Farmland Rental Rates Up Sharply

Farmland Rental Rates Up Sharply

ISU survey shows average cash rent for corn and soybean land for 2011 in Iowa is $214 per acre, a rise of $30 per acre or 16% from last year. It's the largest one-year increase since the statewide survey began in 1994. Even more interesting is the range of typical rents reported.

The annual cropland rental rate survey for Iowa, released earlier this week by Iowa State University Extension, shows a big jump in cash rental rates for 2011 compared to 2010. The average cash rent for corn and soybean land for the state for 2011 is estimated at $214 per acre, an increase of $30 per acre or 16% from last year. That comes as no surprise, considering the huge rise in corn and soybean prices that has take place since last fall, says William Edwards, the ISU Extension farm economist who coordinates the annual survey.

Source: William Edwards, Extension Economist, Iowa State University

Anyone who is involved with the rental market for Iowa farmland knows that rental rates were pushed significantly higher by the favorable corn and soybean prices that farmers enjoyed in 2007 and early 2008. That was followed by lower prices in late 2008 and 2009, which took much of the steam out of the land market. "Corn and soybean prices took off again in fall of 2010 due to tight grain supplies and increased demand worldwide," notes Edwards. "It didn't take long for those higher crop prices to be reflected in cash rents."

Largest one-year increase since statewide survey began in 1994

Results from the most recent Iowa State University Extension rental rate survey indicate that the average cash rent for corn and soybean land in the state for 2011 is $214 per acre, an increase of $30 per acre or 16 % from last year.  This is the largest one-year increase since the statewide survey was started in 1994. Even more interesting, though, is the range of typical rents reported. 

"For most counties the lower end of the range was about the same as in 2010, but the high end of the range was as much as $50 to $100 an acre above last year," says Edwards. "Remember, the range represents the highest and lowest estimates of typical rents for high, medium and low quality land by respondents who replied for each county. They do not represent rents for individual farms."

Average rents were higher in all nine crop reporting districts, with increases ranging from $23 per acre (12%) in east central Iowa to $37 per acre (21%) in southwest Iowa. Individual farm rents that were set before the September 1, 2010, termination deadline in Iowa probably changed very little, while rents that were negotiated later likely reflected the higher corn and soybean prices being offered then.

Survey reports typical rents, not the highest or lowest values

Rental values were estimated by asking over 3,000 people familiar with the land market what they thought were typical rates in their county for high, medium and low quality row crop land, as well as for oats, hay and pasture acres. The number of responses received was 1,567 this year, an increase of 25 % over last year. Of these, 33 % came from farmers, 24 % from landowners, 22 % from professional farm managers, 14 % from lenders and 7 % from other professionals.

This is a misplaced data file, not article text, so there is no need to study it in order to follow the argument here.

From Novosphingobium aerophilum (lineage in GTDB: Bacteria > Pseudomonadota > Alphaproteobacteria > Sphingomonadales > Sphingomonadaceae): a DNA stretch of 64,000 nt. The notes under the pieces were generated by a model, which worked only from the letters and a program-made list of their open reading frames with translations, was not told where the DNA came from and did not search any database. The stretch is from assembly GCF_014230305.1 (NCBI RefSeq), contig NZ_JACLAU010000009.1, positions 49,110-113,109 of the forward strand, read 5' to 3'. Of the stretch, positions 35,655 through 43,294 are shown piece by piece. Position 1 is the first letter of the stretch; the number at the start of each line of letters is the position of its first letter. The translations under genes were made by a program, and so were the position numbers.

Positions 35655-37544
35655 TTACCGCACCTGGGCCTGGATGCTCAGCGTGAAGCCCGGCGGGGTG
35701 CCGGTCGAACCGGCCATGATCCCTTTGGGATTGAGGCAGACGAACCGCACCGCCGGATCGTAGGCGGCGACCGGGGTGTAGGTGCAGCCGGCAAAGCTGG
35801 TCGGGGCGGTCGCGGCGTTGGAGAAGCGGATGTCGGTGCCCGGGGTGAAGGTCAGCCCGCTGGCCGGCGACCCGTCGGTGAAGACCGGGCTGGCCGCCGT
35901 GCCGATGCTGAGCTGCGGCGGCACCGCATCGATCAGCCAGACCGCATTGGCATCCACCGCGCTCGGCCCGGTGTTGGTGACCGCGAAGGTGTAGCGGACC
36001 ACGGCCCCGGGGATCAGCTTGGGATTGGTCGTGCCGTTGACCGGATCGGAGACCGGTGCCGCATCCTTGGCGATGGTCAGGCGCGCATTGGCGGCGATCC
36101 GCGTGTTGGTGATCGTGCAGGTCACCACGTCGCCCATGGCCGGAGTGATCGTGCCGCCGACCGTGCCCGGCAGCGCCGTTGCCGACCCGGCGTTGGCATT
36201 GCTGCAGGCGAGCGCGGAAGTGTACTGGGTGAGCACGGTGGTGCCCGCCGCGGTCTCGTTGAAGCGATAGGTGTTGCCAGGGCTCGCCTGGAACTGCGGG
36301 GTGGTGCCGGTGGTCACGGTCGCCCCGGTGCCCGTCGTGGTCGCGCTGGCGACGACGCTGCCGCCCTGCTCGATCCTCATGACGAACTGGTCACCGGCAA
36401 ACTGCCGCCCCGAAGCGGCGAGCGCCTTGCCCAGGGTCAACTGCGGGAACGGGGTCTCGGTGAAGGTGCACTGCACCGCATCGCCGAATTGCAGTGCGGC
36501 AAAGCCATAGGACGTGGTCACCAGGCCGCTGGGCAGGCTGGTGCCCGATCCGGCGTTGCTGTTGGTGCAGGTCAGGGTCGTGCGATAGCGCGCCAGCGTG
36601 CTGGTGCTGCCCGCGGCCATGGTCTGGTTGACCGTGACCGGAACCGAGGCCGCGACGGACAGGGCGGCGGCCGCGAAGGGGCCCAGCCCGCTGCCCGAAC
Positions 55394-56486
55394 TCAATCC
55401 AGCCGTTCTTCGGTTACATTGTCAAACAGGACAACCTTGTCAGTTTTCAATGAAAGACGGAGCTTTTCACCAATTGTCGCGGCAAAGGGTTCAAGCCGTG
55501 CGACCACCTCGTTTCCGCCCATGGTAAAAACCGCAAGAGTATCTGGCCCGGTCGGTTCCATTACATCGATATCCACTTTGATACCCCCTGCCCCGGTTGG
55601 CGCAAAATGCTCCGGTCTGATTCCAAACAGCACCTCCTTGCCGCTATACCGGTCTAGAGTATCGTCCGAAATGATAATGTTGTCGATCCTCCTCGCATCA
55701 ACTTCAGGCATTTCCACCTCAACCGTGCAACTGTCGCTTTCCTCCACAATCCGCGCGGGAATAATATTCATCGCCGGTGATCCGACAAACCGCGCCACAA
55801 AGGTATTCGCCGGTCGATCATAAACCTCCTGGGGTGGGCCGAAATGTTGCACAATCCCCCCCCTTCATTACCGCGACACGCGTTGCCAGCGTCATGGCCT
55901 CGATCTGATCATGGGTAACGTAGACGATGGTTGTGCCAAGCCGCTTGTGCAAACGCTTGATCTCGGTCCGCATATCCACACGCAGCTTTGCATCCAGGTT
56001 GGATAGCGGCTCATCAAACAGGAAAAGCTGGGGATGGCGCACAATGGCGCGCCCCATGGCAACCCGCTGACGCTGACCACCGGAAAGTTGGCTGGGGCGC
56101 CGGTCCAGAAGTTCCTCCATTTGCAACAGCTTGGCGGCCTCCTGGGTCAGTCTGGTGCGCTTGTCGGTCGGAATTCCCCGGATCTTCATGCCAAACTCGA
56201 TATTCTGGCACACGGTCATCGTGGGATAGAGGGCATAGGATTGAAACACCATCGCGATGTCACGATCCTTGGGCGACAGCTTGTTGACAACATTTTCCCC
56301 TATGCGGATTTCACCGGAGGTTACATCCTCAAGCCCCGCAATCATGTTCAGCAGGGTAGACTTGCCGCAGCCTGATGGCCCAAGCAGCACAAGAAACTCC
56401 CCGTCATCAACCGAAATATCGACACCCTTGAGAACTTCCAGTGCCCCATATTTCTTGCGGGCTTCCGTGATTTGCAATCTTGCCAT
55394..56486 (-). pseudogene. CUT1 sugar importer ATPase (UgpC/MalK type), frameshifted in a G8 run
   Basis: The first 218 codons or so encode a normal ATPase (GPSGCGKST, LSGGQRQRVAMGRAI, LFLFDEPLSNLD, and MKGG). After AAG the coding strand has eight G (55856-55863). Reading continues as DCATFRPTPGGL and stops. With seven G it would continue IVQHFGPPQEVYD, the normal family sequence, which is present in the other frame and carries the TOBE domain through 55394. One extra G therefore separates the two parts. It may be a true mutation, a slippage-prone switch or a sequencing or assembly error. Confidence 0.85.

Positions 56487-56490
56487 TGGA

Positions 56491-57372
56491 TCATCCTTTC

The intent of the ISU survey is to report typical rents in force, not the highest or lowest values heard through informal sources. The rental rates summarized in the survey report are for cropland. They do not reflect the value of any buildings or storage structures, manure application contracts or seed production contracts.

The results of the survey are available at ISU county Extension offices, or online at the ISU Ag Decision Maker site. Go to www.extension.iastate.edu/agdm/ and in the list on the left, look under the "Whole Farm" section and click on "Leasing."

Where to get more information about setting cash rents

In addition to the survey results, other resources available for estimating a fair cash rental rate include Ag Decision Maker information file C2-20, "Computing a Cropland Cash Rental Rate," and file C2-21, "Flexible Farm Lease Agreements." Both include electronic worksheets to help analyze leasing questions. File C2-23, "Computing a Pasture Rental Rate," is also available on the site.

"Keep in mind the average rental rates reported in the ISU survey are to be used as guidelines," says Edwards. "The purpose of our survey is to provide information to both tenants and landlords to use as a starting point for estimating a fair cash rent for their particular farm." He points out that circumstances such as the following may justify a higher or lower rent in specific cases:

• Small size or unusual shape of fields

• Presence of terraces or creeks that affect the time it takes to plant and harvest crops

• Difficult or restricted access to fields

• High or low fertility levels or pH index

• Existence of contracts for growing seed or specialty grains, or application of manure

• Above-average local grain prices due to proximity to biofuel plants or feed mills

• USDA program variables, such as crop bases and assigned yields

• Longevity of the lease

• Other services performed by the tenant

ISU survey results released in May, USDA survey released in September

The ISU cash rental rate survey each year is conducted in March, the data is gathered and assembled, and the complete report is released in early May.

USDA also conducts a cash rental rate survey each year, the results of which are reported in September. The USDA survey provides information about cash rental rates by county in Iowa, and it is available from USDA's National Ag Statistics Service at the following website: www.nass.usda.gov/Statistics_by_State/Iowa/Publications/Prices/reports/Cash%20Rent%2009-10.pdf.

TAGS: USDA Extension
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